They walked down Vermont Avenue toward the Potomac River the other day and halted at Massachusetts Avenue. They looked south and saw unpalatable things: offices, offices, offices -- downtown Washington. Then they looked north, to items they regard as more tasteful: the Victorian houses of their neighborhood, Logan Circle.
The two strollers, Rob Moon and Bob Hammack, don't want offices like those to the south to mingle with the homes of the north. Specifically, the president and treasurer, respectively, of the Logan Circle Community Association frown upon a complex of offices, stores and apartments that has been proposed for their side of Massachusetts Avenue, the artery that severs downtown from the largely residential enclave to the north.
"Logan Circle has declared Massachusetts Avenue as the Maginot Line," Moon said. "The developers are not to come this side of the line."
With Logan Circle, it's always something.
It is a reborn area of some of the most original and historic homes in the District of Columbia, but one chronically ensnarled in the nettlesome issues of big city life. For the moment, it's commercial development versus residential preservation. Before, it was prostitution and the displacement of poor residents by more affluent newcomers. Illegal drug sales always lurk, and the homeless arrived in noticeable numbers a couple of years ago.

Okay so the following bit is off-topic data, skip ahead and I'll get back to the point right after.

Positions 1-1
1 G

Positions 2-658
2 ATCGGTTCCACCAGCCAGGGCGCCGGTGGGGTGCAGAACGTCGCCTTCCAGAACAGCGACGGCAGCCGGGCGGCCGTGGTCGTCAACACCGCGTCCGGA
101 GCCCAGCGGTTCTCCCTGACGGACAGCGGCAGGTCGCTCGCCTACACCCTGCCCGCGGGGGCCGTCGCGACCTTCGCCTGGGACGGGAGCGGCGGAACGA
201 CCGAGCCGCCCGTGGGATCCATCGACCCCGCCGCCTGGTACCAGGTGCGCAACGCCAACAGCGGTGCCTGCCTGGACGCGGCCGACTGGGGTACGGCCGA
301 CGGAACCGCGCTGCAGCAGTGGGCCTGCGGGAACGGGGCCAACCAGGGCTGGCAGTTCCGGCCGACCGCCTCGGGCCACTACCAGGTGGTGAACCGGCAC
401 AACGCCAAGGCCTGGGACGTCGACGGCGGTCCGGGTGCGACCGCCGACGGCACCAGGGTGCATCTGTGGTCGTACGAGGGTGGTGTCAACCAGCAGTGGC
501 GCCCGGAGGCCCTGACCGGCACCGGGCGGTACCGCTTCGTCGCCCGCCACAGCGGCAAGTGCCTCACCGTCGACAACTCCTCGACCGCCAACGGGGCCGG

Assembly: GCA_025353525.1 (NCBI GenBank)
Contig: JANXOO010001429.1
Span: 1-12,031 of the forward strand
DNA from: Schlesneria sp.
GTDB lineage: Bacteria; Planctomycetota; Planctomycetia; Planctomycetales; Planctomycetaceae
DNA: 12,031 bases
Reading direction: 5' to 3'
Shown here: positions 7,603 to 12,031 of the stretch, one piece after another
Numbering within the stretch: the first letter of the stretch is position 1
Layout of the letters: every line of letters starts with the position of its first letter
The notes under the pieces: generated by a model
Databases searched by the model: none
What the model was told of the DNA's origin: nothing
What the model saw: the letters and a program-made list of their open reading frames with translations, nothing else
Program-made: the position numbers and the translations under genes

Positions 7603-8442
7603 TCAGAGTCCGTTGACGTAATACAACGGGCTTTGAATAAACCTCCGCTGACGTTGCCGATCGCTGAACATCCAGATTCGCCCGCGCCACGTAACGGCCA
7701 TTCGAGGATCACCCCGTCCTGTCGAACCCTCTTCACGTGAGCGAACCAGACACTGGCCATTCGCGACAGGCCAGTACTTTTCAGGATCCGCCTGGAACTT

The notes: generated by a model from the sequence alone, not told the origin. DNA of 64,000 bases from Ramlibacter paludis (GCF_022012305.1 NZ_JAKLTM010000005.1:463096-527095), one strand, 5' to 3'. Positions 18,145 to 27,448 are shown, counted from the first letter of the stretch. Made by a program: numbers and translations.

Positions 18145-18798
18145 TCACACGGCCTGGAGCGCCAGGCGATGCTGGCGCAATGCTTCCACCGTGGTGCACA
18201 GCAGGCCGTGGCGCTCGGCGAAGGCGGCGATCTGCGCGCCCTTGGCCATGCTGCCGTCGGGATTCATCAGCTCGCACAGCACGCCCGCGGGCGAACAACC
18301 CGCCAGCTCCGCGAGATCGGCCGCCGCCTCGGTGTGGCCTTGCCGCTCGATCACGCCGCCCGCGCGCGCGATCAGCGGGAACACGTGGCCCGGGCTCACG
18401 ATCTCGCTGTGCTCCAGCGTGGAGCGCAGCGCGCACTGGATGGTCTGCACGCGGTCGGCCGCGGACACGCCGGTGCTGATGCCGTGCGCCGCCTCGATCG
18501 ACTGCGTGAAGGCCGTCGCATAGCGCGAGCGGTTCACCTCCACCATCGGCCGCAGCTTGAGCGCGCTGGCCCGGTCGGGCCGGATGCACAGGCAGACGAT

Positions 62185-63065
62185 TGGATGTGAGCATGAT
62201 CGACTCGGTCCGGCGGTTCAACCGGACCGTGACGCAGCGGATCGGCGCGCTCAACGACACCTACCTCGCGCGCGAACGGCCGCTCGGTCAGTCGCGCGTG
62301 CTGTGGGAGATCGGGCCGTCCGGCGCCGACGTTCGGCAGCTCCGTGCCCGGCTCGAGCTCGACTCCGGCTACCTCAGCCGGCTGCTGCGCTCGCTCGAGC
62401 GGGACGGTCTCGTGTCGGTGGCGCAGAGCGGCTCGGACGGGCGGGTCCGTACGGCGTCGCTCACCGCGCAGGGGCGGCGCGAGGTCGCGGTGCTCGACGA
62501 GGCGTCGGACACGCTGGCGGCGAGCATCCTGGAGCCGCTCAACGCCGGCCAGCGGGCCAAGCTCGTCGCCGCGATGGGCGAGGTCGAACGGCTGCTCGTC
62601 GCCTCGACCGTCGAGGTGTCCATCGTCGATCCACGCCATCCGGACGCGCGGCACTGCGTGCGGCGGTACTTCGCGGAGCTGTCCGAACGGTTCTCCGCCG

These are predictable problems when a residential neighborhood lies next to a downtown area, as Logan Circle does.
While many who live there were drawn by its proximity to downtown, they must cope with other people drawn by that very same proximity.
The downtown is a magnet for prostitutes, who find clients there. The homeless come downtown because many shelters are there. And downtown developers always are seeking new sites for projects.
Logan Circle, said association Vice President Barbara Rothenberg, is "sort of like Poland," the country caught through history between two huge powers, Germany and Russia. "Poland wouldn't have all its problems if it wasn't right in the middle," said Rothenberg.
Still, the Logan Circle of today -- Moon said the association represents the area bounded by Massachusetts Avenue and 9th, 16th and T streets -- is not the Logan of 15 or 20 years ago.
What was once an urban experiment where middle-class professionals settled in a raw and damaged old neighborhood now is a gentrified fact. The pioneer era is over. Where homes once could be had for $5,000, they can cost $500,000 or more today, though the reward is usually a rehabilitated jewel.